The US General Wounded During The Kandahar Insider Attack Has Been Evacuated To Walter Reed
The U.S. Army general who was wounded during an insider attack in Kandahar last week has been medically evacuated to...
The U.S. Army general who was wounded during an insider attack in Kandahar last week has been medically evacuated to the United States for further treatment, a spokesman for the NATO Resolute Support mission told Task & Purpose on Thursday.
Brig. Gen. Jeffrey Smiley, the commander of Train, Advise, Assist and Command – South, was hit by gunfire during an attack last week reportedly carried out by the Kandahar governor’s bodyguard, who killed the Kandahar police chief, intelligence chief, and wounded the governor.
Smiley was being treated for a gunshot wound at a military hospital in Kandahar, as Task & Purpose previously reported. He was later moved to Germany for follow-on treatment and is now back at Walter Reed National Military Medical Center in Washington, D.C., said Navy Lt. Cmdr. Grant Neeley, an RS spokesman.
Neeley declined to provide further detail on Smiley's medical status.
With Smiley out of Afghanistan, command of TAAC-South had temporarily fallen to his deputy, Army Col. David Zinn. On Thursday, Australian Army Brig. Gen. John Shanahan arrived in Kandahar and has taken over as acting commander, Neeley said.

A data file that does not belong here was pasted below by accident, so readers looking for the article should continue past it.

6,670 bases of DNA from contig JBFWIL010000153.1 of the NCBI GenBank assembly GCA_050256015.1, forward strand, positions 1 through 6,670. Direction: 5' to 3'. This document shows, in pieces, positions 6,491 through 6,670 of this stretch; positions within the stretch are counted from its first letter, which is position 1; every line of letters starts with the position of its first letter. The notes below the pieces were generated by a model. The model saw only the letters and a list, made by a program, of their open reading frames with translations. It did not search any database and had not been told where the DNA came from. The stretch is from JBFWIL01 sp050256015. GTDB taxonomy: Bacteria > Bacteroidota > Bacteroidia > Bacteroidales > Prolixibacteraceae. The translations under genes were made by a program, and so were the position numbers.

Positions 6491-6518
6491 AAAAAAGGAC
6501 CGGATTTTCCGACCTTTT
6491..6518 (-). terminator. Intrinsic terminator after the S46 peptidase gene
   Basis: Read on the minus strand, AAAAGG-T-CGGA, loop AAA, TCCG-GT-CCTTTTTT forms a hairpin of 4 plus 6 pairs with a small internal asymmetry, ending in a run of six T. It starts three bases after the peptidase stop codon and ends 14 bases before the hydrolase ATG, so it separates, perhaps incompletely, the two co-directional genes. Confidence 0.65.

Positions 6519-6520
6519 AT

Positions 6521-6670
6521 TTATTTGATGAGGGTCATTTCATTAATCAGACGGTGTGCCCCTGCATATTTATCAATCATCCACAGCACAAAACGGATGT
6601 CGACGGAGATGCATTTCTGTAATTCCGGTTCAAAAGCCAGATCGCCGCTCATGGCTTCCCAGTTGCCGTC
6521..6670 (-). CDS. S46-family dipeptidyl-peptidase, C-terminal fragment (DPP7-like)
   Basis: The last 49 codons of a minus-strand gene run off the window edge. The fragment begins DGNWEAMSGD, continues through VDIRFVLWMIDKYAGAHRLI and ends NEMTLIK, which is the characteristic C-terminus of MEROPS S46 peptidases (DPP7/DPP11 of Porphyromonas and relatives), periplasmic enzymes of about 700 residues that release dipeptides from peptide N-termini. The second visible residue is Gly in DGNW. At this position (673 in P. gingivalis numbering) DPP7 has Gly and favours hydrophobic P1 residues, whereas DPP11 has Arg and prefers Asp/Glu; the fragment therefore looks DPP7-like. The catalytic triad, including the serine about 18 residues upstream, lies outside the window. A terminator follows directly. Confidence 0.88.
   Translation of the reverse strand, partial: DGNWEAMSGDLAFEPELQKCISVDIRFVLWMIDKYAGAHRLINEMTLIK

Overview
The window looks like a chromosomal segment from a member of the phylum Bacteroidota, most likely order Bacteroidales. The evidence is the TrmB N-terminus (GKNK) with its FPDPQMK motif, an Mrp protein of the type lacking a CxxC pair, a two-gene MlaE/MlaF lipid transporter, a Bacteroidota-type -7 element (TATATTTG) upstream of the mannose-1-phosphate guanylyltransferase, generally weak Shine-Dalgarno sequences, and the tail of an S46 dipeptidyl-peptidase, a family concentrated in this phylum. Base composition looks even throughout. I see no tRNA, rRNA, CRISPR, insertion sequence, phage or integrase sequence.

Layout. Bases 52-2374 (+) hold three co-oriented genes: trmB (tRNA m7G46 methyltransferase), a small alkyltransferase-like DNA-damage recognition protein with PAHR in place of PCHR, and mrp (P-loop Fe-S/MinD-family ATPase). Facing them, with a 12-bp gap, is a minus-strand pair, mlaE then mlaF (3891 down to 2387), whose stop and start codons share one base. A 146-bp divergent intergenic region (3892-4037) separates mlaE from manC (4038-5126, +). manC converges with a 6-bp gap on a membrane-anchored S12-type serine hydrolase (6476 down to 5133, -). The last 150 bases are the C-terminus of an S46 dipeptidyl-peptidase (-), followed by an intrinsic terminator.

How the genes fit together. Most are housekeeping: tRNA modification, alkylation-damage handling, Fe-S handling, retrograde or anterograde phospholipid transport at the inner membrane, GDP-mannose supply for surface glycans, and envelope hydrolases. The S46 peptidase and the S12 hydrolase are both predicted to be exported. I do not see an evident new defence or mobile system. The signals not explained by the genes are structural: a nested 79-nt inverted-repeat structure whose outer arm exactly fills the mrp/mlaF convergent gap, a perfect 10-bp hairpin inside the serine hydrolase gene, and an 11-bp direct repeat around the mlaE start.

Smiley has served more than 30 years in the military, first joining as an enlisted Marine in 1983, according to an official biography.
He transitioned to the Army National Guard in 1987 and has taken on a variety of leadership roles since. He was promoted to brigadier general in May 2017 and took command of TAAC-South in August.
A general officer becoming a casualty in Afghanistan is an exceptionally rare occurrence. In 2011, German Army Gen. Markus Kneip was wounded in a suicide attack in Taloqan, and in 2014, U.S. Army Gen. Harold Greene was killed by an insider attacker in Kabul, making him the highest-ranking casualty of the Afghan War.
In addition to Smiley, two NATO contractors were also wounded in the shooting.
The Taliban claimed responsibility for last Thursday’s attack, which it said targeted top American commander Gen. Austin “Scott” Miller, who was also present at the meeting (Miller was not injured by the gunman).